Monday, 19 November 2012

The 1997 Conservative Leadership Race begins


The question of reform of the Party’s constitution will run and run but in the meantime we have to get on with the urgent task of electing a new Leader. Word reaches me via Mike Penning that there is increasing frustration in the Redwood camp due to the antics of one Hywel Williams – shades of 1995! (see Whips Nightmare p. 158-166) – thus reinforcing my resolve not to get involved. In spite of that decision, on 3rd June, in company with Teddy Taylor and Teresa Gorman, I attend John Redwood’s press conference in the Grand Committee Room. JR’s delivery is frankly wooden but he loosens up during the Question and Answer session where I express the opinion that saying ‘NO’ to the Single Currency six months ago might have prevented the mass defections that we suffered at the polls on 1st May but that to get those people back onboard it will now be necessary to go much further and offer the electorate the prospect of getting out of the collectivist EU altogether.
Earlier in the day Jonathan Collett, Campaign Director of the Bruges Group, who very generously gave several days of his time to help me during the election campaign, has told me that they are backing Peter Lilley but feels sure that they would switch to anyone who was prepared to stand on an ‘Out of the EU’ ticket. For my part I say that I haven’t ruled out the possibility of doing just that and Jonathan rings back the following morning to say that his chairman, Dr Martin Holmes, is enthusiastic that I should.
In conversation with ITN’s Political Editor, Michael Brunson, he expresses the opinion that if an ‘Out of Europe’ candidate stands for the leadership it will indicate a total lack of unity within the Conservative Party although he recognises the strength of the arguments in favour of the idea, not the least of which are the millions of voters who are currently disenfranchised on this issue.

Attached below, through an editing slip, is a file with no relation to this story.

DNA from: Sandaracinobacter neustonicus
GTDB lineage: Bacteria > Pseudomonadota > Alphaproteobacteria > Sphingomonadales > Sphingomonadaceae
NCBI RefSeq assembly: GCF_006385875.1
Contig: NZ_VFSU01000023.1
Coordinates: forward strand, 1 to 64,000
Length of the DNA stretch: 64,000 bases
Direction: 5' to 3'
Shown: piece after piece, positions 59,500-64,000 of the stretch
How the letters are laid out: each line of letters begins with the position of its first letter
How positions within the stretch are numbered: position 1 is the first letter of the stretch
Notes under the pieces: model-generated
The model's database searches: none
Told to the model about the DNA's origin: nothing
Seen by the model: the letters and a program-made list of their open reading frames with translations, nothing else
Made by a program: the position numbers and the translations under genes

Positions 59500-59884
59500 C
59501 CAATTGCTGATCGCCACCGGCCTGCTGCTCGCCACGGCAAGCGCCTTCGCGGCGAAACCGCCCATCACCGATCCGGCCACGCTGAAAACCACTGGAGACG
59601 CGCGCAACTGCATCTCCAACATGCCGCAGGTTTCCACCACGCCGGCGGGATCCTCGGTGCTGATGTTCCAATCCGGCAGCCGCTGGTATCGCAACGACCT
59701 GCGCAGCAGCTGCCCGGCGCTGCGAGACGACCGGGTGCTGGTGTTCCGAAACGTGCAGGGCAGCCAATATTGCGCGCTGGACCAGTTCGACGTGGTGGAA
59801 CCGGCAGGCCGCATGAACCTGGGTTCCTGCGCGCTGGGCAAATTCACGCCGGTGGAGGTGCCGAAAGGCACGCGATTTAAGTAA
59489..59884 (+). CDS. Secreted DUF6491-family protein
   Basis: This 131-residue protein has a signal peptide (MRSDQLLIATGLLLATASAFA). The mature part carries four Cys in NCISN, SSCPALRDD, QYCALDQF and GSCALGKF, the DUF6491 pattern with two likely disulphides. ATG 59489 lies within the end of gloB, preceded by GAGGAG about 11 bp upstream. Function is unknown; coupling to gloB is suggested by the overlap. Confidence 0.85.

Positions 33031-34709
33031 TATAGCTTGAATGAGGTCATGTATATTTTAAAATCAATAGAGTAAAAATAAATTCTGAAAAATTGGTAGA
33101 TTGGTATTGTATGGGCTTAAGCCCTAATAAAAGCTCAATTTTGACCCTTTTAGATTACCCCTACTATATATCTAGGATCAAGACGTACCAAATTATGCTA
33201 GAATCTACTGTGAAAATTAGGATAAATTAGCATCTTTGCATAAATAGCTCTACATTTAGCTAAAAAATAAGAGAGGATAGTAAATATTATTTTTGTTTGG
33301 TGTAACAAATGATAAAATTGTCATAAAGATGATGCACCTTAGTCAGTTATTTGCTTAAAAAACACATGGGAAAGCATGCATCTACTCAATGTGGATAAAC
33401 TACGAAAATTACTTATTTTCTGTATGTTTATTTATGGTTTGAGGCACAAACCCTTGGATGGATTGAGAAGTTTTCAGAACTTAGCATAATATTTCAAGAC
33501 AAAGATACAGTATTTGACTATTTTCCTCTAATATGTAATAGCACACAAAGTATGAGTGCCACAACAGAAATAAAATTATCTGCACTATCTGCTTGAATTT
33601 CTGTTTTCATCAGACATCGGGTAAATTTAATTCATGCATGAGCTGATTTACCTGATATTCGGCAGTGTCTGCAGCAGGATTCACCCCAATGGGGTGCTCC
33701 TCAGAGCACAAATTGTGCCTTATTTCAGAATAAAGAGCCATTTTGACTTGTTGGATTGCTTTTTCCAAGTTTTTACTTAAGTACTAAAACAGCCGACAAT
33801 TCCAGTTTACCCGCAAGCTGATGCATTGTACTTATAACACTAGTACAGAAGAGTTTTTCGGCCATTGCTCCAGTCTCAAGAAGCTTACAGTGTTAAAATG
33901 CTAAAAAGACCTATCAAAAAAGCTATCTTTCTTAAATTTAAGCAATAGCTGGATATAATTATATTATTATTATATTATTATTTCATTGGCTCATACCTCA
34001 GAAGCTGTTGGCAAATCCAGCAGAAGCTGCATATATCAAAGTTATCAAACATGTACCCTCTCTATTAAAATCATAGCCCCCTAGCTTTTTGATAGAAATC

On the morning of June 4th Stephen Dorrell (Charnwood) pulls out of the leadership race and later in the day holds a joint press conference with Ken Clarke (Rushcliffe). The following day the five remaining candidates are invited to make their case in front of the ’92 Group. In the event, Ken Clarke’s presentation is appalling, Wm. Hague (Richmond) and Peter Lilley (Hitchen & Harpenden) are unconvincing and so the choice appears to be between Michael Howard and John Redwood who excels himself by making by far and away the best presentation of them all. Earlier in the day he has attended a meeting of the ‘Group of Eight’ where, in vino veritas after a most agreeable Livery & Court Luncheon at Butchers Hall, I tell him that if I had his intellect I would also be a contender simply because of the absence of any other candidate saying what the voters want to hear us say. As a result of this meeting Teddy Taylor pledges his support to JR, leaving only Teresa Gorman, Richard Shepherd and myself as yet uncommitted. At the lunch one of my fellow Liverymen tells me that he didn’t vote for Rupert Allason in Torbay because of his arrogance – Rupert lost by 12 votes!

from CRACKING THE WHIP - the fast-paced political memir by Christopher Gill, former MP for Ludlow and Maastricht Rebel

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